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At NESG, Tinubu says budget deficit not bad; insists petroleum subsidy must go

At NESG, Tinubu says budget deficit not bad; insists petroleum subsidy must go


The presidential candidate of the All Progressives Congress (APC), Bola Tinubu, says deficit budget in itself is not bad, if well deployed.

He also said the petrol subsidy regime in Nigeria must go, as it has overstayed.


Mr Tinubu stated these while making a presentation to the Nigerian Economic Summit Group (NESG) on Friday in Lagos.

He said a deficit budget is not inherently bad, adding that all modern economies run it.

The former Lagos State governor has consistently maintained opposition to austerity policy, as he advocates expansionary fiscal policy to tackle inflation.


“The most powerful and wealthiest governments run deficits, as do the poorest nations.

“A budget deficit is not necessarily bad. Look at the Japanese example with high government borrowing and low inflation. The real issue is whether deficit spending is productive or not unproductive. Deficit spending is a compound negative, especially if backed by excessive borrowing of foreign currency. This is not classroom economics but it is the lesson of the real economic history of nations,” he said.

However, his message is coming at a time the country is steep in debt, as the administration of President Muhammadu Buhari is unable to balance its revenue and expenditure. To bridge the gap, the government relies on borrowing to finance its budget.

The deficit in the 2023 Appropriation Act recently signed by Mr Buhari stands at over N12.1 trillion – over 50 per cent of the N21.83 trillion 2023 budget. In addition, the Debt Management Office (DMO) puts the entire debt profile of the country at N77 trillion.


Meanwhile, there is N23.7 trillion Ways and Means loan from the Central Bank of Nigeria that Mr Buhari has asked the National Assembly to securitise for 40 years.

I disagree with mainstream thought on inflation — Tinubu

In his presentation, Mr Tinubu expressed opposition to the conventional approach of raising interest rate to combat inflation, describing it as “harsh medicine.”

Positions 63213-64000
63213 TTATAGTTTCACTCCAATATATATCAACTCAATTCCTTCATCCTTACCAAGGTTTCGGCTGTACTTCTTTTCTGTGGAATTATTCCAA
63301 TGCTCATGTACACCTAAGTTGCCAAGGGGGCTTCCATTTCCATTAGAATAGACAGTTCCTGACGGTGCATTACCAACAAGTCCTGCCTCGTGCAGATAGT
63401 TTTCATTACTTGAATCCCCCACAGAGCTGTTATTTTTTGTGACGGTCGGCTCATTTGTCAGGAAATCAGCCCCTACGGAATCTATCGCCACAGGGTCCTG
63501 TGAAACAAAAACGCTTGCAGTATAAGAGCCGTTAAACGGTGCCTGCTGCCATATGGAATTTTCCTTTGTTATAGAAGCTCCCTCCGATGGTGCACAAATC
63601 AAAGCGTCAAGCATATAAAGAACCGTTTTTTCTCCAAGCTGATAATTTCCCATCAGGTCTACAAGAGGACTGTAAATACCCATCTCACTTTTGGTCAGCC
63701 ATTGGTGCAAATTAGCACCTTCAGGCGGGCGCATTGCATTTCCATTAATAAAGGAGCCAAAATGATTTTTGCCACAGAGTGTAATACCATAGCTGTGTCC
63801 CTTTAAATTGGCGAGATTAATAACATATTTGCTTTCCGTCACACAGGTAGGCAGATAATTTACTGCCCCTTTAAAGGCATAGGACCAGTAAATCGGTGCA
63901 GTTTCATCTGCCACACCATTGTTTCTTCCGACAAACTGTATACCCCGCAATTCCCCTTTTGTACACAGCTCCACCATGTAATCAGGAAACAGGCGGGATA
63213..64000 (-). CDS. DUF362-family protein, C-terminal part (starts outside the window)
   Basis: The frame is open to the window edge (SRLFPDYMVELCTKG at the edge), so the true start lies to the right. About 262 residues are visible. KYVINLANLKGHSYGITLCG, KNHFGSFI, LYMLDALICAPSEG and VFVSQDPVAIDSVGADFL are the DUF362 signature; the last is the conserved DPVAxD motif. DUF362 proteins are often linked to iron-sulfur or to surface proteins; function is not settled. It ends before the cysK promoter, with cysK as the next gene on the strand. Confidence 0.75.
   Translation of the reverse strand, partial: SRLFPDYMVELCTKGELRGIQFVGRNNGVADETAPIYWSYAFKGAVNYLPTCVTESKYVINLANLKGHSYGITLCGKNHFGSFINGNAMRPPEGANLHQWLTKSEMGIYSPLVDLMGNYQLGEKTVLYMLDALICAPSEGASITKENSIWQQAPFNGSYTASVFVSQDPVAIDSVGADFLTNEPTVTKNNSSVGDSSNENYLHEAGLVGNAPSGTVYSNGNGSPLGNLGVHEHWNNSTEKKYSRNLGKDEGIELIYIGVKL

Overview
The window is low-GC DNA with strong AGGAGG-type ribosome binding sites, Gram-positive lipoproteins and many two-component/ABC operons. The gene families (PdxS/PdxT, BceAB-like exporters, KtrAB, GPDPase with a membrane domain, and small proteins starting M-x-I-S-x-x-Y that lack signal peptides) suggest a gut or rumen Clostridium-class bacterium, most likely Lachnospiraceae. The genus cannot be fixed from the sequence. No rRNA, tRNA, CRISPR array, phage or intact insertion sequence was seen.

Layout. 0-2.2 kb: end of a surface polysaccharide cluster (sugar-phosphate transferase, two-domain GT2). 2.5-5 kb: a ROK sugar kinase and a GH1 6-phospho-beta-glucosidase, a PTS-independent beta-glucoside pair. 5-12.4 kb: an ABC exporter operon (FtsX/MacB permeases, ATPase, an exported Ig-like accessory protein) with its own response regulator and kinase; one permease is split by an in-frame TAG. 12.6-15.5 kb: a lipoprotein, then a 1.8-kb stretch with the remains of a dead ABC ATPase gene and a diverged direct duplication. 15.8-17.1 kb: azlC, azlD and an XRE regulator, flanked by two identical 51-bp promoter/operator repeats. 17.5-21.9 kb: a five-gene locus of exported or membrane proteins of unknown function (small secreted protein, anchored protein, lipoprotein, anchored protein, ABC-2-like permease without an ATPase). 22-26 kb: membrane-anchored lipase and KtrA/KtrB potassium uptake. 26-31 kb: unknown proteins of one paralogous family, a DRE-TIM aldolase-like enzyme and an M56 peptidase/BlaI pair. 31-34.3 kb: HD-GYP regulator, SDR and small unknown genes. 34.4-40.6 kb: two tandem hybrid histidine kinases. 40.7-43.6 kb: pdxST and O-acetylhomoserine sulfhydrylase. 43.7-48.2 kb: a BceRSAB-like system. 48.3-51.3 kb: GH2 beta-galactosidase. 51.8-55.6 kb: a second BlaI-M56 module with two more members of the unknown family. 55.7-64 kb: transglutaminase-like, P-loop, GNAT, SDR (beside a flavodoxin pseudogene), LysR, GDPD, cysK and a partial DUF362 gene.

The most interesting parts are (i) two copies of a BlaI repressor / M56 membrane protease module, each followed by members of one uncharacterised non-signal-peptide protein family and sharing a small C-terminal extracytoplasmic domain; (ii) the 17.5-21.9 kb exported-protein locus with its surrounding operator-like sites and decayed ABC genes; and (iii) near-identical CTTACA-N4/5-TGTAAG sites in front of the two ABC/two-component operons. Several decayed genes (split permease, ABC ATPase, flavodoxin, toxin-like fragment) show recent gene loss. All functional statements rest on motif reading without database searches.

Nigeria’s inflation rate as of December 2022 is 21.4 per cent.

“I do not hold to the mainstream view that all forms of inflation are best tackled by interest rate hikes and shrinking the economy. Supply-induced inflation does not lend itself to this harsh medicine, just as one does not cure a headache by plucking out one’s eye,” he said.

He stressed that monetary policy is too weak to address inflation, rather, his government would deploy more of fiscal policy.

“Fiscal policy will be the main driver. Monetary policy is weaker and a less effective instrument. Bad monetary policy is, of course, destructive. But even good monetary policy cannot carry the load the fiscal arm can,” he said.

Speaking further, Mr Tinubu added that petroleum subsidy must go, stressing that the subsidy regime has overstayed its usefulness.

“It is based on this idea that I believe we must remove the PMS subsidy immediately. It has outlived its shelf life as a public good. We will neither subsidise neighbouring countries’ fuel consumption nor allow a select few to reap windfall profits and hoard products.

“And the subsidy money will not be ‘saved’ because that means elimination from the economy. Instead, we will redirect the funds into public infrastructure, transportation, affordable housing, education and health, and strengthen the social safety net for the poorest of the poor. thus averting increased security challenges,” Mr Tinubu stated.

He pledged to remove artificial fiscal restraint, and embark on policies to guarantee 10 percent GDP growth per annum.

Mr Tinubu will face Peter Obi of the Labour Party, Atiku Abubakar of the Peoples Democratic Party, and 15 other presidential candidates at the 25 February poll.

(Premium Times)


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